Visiting other countries, not as a tourist but to meet friends and sensible people from everywhere and play SWOS with them – well, these experiences and impressions are priceless.
AndYpsilon: Today sensiblesoccer.de has nearly 12 000 members. Compared to this impressive number the list of active players is very small – maybe 100-200. Do you have an explanation for this phenomenon?
ElMichaJ: We had many more active players who played for many years. At some point they have probably been satisfied with playing SWOS and had enough.
But there are two bigger problems we need to solve. We need more admins (!) for marketing/advertising and helping new players into game. The initial setup to play online is really hard and not easy to manage for newcomer. Can you remember how much time you needed to be able to host a p2p match? It takes a lot of time to help new players and therefore it's not a very popular task.
If we had a game with in-game-lobby and plug-and-play we could reach a mark of 1000 active players easily. Currently, only hardcore SWOS fans are playing online (which is not so bad in my opinion, but not good as well).
AndYpsilon: Compared to the „golden years“ 2007-2011 there seem to be less and less offline-cups: Events like Saltgehtto Cup, Prague Open, Wroclaw Open, the WST's have obviously died out. How do you rate the actual Offline-SWOS movement?
ElMichaJ: The present situation is like a rebuild of structures. The big hype has gone and realitiy is back. Many players took a break because of several things (childs, work, other stuff) but you can still watch some of them coming back from time to time. There are less events nowadays (30 offline tournaments a year was crazy) but hey, if I can play 5 to 10 offline tournaments across europe a year, I am happy (btw. that was my main intention for creating the website => OFFLINE-SWOS).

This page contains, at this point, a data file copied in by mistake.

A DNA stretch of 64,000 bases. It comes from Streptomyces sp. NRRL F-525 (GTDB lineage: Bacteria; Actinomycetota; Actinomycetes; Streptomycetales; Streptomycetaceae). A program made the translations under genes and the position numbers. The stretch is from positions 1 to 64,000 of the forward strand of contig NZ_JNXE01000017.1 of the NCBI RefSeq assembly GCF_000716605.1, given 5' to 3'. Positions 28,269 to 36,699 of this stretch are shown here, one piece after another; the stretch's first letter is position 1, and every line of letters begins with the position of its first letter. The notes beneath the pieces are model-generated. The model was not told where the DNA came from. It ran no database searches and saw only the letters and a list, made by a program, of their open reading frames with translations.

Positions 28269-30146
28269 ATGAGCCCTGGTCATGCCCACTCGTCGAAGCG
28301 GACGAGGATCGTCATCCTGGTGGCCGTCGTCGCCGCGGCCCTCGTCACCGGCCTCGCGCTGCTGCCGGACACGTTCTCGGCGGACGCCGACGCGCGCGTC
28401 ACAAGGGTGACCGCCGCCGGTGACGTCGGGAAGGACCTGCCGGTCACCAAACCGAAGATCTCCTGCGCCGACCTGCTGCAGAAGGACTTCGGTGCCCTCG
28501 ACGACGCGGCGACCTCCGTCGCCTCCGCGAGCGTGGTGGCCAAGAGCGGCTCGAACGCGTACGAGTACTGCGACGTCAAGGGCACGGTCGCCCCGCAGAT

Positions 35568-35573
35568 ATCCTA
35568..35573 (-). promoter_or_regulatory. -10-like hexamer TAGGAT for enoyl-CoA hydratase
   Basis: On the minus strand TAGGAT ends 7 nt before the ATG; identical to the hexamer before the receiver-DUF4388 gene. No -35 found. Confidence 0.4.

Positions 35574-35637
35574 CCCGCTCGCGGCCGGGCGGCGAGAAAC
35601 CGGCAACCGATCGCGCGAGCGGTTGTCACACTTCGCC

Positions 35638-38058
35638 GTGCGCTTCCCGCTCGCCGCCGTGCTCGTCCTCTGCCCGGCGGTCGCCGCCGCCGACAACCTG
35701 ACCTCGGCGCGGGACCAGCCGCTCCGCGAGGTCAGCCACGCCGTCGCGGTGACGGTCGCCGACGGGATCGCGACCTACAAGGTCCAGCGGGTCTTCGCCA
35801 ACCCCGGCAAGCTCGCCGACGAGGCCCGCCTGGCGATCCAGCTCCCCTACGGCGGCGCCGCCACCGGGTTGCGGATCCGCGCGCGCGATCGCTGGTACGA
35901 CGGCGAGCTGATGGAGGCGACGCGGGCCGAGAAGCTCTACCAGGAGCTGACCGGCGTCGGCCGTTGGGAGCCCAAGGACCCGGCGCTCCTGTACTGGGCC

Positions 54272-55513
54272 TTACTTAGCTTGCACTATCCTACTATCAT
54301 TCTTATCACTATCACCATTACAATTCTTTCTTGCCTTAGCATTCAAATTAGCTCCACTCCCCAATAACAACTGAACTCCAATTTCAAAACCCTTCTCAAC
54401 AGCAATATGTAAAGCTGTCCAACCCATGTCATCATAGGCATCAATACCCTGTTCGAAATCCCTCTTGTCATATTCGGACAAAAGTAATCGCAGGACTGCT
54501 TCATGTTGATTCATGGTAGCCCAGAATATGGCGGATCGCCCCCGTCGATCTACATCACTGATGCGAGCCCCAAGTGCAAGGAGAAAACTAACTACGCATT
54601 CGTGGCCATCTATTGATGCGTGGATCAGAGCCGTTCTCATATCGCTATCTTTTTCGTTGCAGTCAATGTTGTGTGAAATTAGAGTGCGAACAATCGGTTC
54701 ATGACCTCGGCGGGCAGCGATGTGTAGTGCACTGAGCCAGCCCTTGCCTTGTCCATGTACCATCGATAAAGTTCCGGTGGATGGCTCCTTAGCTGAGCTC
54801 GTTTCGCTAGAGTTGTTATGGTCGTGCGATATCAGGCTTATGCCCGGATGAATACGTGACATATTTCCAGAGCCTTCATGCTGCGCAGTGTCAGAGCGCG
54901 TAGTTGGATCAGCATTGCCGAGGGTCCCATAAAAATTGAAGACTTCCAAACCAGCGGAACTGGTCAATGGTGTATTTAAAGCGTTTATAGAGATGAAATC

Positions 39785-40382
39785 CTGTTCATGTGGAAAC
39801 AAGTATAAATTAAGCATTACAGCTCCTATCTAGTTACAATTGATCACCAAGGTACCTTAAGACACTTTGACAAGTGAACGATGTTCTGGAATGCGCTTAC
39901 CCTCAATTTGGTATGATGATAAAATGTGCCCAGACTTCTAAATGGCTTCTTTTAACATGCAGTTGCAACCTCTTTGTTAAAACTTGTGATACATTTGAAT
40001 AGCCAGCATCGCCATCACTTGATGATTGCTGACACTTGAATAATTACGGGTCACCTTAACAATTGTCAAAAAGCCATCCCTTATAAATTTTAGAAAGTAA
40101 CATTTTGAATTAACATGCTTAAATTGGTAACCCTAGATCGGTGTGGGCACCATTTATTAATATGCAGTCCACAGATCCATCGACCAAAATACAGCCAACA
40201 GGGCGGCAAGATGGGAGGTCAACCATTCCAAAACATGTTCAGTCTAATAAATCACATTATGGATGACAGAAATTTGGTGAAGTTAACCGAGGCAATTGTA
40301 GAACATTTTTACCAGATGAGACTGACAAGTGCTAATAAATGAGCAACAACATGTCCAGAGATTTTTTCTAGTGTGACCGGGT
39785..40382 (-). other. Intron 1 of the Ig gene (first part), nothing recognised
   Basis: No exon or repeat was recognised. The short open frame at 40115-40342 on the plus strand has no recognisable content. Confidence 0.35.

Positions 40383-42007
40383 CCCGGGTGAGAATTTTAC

AndYpsilon: At this year's Sensi Days in Billund you came in 2nd in the PC-SWOS tournament – a great success and certainly a milestone of your career. Any other cups and titles you like to remember?
ElMichaJ: Well a lot: My titles at Eifel-X-Mas-Cup, the bronze medal at an ISSA cup, Berlin “high” skilled tournaments, Polish cups, Serbian Open, tournaments in the Netherlands, Denmark, Bulgaria and Prague Open of course. I remember a lot of tournaments. Once in Prague I was the only one who beat ALI (3-0) - he won the Amiga title without any other defeat. All those little details I will never forget and there is a lot of space for more :D
AndYpsilon: Tell us about your future ambitions – considering your SWOS career and sensiblesoccer.de.
- Winning PC SWOS on Sensi Days
- More community and group features. Trying to implement SubCommunities (atm working together with the polish one)
- doing a lot more tournaments
- maybe to manage the project of a real new SWOS version of that we dream of
CommentsElMichaJ @ 2016-06-07 22:34:38